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|Articles - March 2012|
|Friday, March 02, 2012|
BY LINDA BAKER
Amazon.com makes about $19,000 a minute on product recommendations: personalized suggestions that direct customers to products they might covet in addition to what they intended to buy. Now a Portland company is democratizing product recommendation services by developing faster, cheaper solutions accessible to midsize retailers. Launched in 2009, 4-Tell (“foretell”) creates software that functions like “a really good salesperson at the store,” says CEO Ken Levy, who, along with co-founder Ken Lofgren, came up with the concept after entering a Netflix competition to improve movie rental recommendations. Existing recommendation services typically take three months to integrate into a retailer’s website, with contracts of about $50,000 annually. By contrast, 4-Tell’s software takes only a few hours to integrate, and the company bills monthly, starting at $49, says Levy. The automated service also updates constantly “based on all past behaviors of shoppers, your past behavior, and what you’re doing at this moment.” A virtual company, 4-Tell employs seven full-time workers in Portland, the Gorge and Southern California. Gross revenues clocked in just under $1 million last year, and many of the company’s 100 customers, which include Columbia Sportswear, report sales increases of 10% to 25% after using the recommendation service. “At the end of day, we’re providing value to our customers,” Levy says. “That’s what’s exhilarating.”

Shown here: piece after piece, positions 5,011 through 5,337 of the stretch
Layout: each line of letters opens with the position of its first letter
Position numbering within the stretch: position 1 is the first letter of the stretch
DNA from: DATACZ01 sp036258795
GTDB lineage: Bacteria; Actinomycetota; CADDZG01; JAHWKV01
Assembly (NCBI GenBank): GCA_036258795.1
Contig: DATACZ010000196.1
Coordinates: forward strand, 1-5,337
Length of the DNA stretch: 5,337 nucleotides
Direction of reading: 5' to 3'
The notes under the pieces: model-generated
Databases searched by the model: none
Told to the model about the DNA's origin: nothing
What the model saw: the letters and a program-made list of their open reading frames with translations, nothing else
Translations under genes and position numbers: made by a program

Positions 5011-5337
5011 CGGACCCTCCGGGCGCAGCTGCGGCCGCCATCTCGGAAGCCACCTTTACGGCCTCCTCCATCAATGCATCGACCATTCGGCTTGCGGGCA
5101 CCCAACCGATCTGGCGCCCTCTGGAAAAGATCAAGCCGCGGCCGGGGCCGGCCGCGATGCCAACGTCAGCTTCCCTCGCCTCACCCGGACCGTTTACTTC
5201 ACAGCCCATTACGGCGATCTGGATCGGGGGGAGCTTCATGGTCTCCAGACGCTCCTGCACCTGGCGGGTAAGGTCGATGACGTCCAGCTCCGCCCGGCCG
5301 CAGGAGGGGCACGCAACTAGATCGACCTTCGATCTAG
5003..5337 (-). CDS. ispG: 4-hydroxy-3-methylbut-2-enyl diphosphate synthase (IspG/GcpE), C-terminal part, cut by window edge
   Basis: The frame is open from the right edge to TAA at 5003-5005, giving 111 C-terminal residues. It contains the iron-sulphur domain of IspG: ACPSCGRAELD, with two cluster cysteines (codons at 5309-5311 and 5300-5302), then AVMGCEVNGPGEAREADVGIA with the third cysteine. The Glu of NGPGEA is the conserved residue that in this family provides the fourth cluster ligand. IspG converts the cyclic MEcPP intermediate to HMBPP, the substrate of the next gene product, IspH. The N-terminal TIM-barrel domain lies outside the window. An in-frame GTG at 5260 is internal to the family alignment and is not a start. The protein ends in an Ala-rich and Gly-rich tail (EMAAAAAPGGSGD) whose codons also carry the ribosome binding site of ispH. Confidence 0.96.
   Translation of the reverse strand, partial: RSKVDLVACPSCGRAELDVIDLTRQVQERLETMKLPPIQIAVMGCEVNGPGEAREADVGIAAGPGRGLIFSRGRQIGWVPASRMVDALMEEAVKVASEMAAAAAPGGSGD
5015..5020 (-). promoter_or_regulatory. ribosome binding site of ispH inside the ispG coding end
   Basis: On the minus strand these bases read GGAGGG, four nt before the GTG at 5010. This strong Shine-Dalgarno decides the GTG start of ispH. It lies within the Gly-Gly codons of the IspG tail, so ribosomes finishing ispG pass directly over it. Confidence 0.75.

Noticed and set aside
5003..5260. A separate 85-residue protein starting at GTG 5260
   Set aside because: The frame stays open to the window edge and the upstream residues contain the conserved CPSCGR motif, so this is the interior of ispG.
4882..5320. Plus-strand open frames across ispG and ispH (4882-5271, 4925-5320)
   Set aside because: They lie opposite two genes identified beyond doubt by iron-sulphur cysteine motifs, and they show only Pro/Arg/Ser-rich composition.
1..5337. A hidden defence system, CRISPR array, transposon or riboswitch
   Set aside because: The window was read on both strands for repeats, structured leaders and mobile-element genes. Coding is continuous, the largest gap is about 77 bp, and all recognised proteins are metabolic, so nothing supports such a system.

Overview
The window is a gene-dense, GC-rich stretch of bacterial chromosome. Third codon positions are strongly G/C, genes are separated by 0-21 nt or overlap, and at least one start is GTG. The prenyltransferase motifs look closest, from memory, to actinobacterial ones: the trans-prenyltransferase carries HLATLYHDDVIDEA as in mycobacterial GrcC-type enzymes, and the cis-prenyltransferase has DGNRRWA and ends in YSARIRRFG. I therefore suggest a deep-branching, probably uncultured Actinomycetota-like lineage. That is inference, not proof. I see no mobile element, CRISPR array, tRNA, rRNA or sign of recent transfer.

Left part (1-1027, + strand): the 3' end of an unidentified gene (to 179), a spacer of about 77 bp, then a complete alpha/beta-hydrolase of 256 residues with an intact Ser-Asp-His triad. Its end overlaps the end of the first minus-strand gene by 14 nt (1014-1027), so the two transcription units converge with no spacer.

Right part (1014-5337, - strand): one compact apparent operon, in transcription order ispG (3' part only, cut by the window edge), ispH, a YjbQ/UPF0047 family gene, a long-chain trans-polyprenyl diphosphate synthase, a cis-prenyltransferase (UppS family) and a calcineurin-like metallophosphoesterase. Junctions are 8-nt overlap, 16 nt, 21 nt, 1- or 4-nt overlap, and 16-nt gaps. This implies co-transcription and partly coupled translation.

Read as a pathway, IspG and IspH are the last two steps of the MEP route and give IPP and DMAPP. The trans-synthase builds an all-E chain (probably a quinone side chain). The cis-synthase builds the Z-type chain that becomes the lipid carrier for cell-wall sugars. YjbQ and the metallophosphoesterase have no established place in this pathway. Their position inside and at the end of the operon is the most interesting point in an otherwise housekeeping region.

Software for retailers
4-Tell has raised more than $1 million from 19 angel investors, including two online marketing professors from the Wharton School of Business; Keiretsu Forum, a national angel investment network; and Bruce Davis, CEO of Beaverton-based Digimarc, where CEO Ken Levy worked as senior director of technology and market development from 2000-2004. It was awarded $120,000 from the Gorge Angel Investors Network competition and $25,000 from the Portland Seed Fund.
Levy aims to grow 4-Tell into a “major force” in five years, with $80 million in annual revenue and 150 employees. The e-commerce platform-provider market is consolidating, he says. “So it’s likely we’ll be acquired.”
Friday, March 27, 2015
BY JACOB PALMER
Five years in the making, the Portland Mercado — the city’s first Latino public market — will celebrate its grand opening April 11. A $3.5 million public-private partnership spearheaded by Hacienda CDC, the market will house 15 to 20 businesses in the food, retail and service sectors. It has some big-name funders, including the Paul G. Allen Family Foundation and JPMorgan Chase. The project goals are equally ambitious: to improve cross-cultural understanding, alleviate poverty and spur community economic development.
Saturday, February 21, 2015
BY LINDA BAKER | OB EDITOR
Will community banks survive the digital age? Three CEOs peer into banking's crystal ball.
Friday, February 20, 2015
BY AMY MILSHTEIN | OB CONTRIBUTOR
Don’t just sit there. For a healthy workplace, move up and down — and all around.
Thursday, March 26, 2015
BY JACOB PALMER
Power lunching at the Court Street Dairy Lunch in Salem.
Friday, March 27, 2015
BY OB STAFF
New events series brings magazine to life.
Thursday, March 19, 2015
BY APRIL STREETER
How the private sector can ride the next transit revolution.
Tuesday, February 10, 2015
BY JACOB PALMER | OB DIGITAL NEWS EDITOR
The Portland in Perspective study, done by the City Budget Office, was released Tuesday.
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